A leading member of the Conservative party has launched a full-frontal attack on the rights of lesbian and gay couples to equal parenting rights.

The Human Fertilisation and Embryology Bill is due before the House of Lords today.

It contains new rules that will allow the gay and lesbian couples to become the legal parents of a child conceived through donated sperm, eggs or embryos.

Iain Duncan Smith, a former leader of the Tory party, said that the proposals remove the need for a father and therefore threaten society.

“Another nail will have been hammered into the coffin of the traditional family and another blow will have been struck against fatherhood,” he wrote in the Mail on Sunday.

“This move could not have come at a worse time.

“Just as we are beginning to appreciate the vital role fathers play in the successful upbringing of children, Labour ministers are sending out the utterly wrong signal that fathers don’t matter.”

Gay equality organisation Stonewall said the proposed new rules would merely give legal status to gay couples that already exists for heterosexuals.

“At a time when three million children in this country are growing up in single-parent households, it seems odd there should be this obsession with a few hundred who have an opportunity to have a second loving parent,” said chief executive Ben Summerskill.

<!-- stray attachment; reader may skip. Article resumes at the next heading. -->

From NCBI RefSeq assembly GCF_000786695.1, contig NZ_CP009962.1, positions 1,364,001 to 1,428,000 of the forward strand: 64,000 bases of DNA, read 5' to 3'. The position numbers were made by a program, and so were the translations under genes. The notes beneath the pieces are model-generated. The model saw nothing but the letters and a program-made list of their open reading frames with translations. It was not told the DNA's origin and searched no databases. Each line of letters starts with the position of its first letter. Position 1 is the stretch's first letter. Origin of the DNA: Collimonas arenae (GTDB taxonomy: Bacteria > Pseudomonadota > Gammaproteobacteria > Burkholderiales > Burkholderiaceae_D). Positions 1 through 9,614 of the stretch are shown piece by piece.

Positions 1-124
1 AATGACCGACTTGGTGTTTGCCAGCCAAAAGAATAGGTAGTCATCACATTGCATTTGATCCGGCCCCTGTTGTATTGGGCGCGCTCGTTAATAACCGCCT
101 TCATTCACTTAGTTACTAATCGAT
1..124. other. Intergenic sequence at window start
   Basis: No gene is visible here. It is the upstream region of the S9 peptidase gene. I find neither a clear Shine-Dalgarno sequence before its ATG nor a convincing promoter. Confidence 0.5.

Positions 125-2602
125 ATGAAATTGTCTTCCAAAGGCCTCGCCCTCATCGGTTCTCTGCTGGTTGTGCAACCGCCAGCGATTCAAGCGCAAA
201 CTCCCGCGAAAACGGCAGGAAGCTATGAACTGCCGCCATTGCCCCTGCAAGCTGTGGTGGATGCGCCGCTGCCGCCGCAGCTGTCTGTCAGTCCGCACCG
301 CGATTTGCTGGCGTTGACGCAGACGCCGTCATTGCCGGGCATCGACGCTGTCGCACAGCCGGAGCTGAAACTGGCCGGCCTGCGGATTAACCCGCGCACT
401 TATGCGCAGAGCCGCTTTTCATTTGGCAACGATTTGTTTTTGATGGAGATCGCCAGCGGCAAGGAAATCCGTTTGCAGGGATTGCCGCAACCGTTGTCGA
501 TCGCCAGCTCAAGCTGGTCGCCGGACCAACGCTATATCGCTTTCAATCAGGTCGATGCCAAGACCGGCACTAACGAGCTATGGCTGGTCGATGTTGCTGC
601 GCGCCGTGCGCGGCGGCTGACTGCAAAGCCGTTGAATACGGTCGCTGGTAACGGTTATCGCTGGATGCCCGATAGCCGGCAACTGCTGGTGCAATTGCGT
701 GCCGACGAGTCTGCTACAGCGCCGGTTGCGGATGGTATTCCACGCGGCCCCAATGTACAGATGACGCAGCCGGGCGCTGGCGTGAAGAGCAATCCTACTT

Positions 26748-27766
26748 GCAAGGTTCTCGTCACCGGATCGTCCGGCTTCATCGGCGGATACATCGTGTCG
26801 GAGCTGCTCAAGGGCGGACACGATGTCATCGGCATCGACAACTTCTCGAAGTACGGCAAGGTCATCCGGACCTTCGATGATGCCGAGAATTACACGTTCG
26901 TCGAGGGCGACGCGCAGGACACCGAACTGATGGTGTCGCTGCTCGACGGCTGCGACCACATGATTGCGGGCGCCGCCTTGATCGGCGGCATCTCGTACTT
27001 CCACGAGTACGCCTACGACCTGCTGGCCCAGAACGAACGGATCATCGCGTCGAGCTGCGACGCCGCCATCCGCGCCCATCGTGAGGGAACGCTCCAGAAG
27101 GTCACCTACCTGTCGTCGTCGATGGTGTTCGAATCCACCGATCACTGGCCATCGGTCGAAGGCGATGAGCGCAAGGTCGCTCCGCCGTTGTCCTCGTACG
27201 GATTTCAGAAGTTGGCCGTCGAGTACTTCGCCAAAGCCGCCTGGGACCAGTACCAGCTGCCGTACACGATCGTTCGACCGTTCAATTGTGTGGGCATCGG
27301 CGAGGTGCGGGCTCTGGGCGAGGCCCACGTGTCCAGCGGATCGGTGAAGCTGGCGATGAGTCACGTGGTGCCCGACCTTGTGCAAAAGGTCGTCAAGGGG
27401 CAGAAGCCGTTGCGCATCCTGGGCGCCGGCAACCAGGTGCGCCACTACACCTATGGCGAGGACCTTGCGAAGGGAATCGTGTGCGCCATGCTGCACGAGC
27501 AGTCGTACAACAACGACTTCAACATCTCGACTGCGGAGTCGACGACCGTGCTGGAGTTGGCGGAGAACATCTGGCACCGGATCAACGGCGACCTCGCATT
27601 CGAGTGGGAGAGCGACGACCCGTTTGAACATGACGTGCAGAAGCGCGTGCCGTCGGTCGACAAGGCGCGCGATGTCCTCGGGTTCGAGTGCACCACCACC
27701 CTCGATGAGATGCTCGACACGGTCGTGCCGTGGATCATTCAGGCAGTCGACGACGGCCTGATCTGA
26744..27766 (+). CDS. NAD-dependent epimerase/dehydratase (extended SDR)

Mr Duncan Smith’s comments are at odds with the gay-friendly image the party is keen to cultivate since David Cameron took over as leader.

“To equate lesbian households with so-called ‘broken homes’, as Iain Duncan Smith has done, is as ludicrous as his attack on all unmarried couples and the Conservatives’ bizarre wish to impose fathers on lesbian households suggests that some Tories simply don’t understand anything beyond their own traditional backgrounds,” said Lib Dem MP Evan Harris.

Mr Duncan Smith’s concerns about the new Human Fertilisation and Embryology Bill are likely to be echoed by many members of the House of Lords when the legislation is discussed today.

The Archbishop of York is expected to oppose the bill and many Tory peers will speak out against equality for gay and lesbian couples.

Opposition is not restricted to the Tory party – 45 Labour MPs have signed a motion saying the bill is “profoundly misinformed and clearly undermine the best interests of the child.”

The leader of Britain’s Catholic Church, Cardinal Murphy-O’Connor, has criticised the planned Human Fertilisation and Embryology Bill as “profoundly wrong.”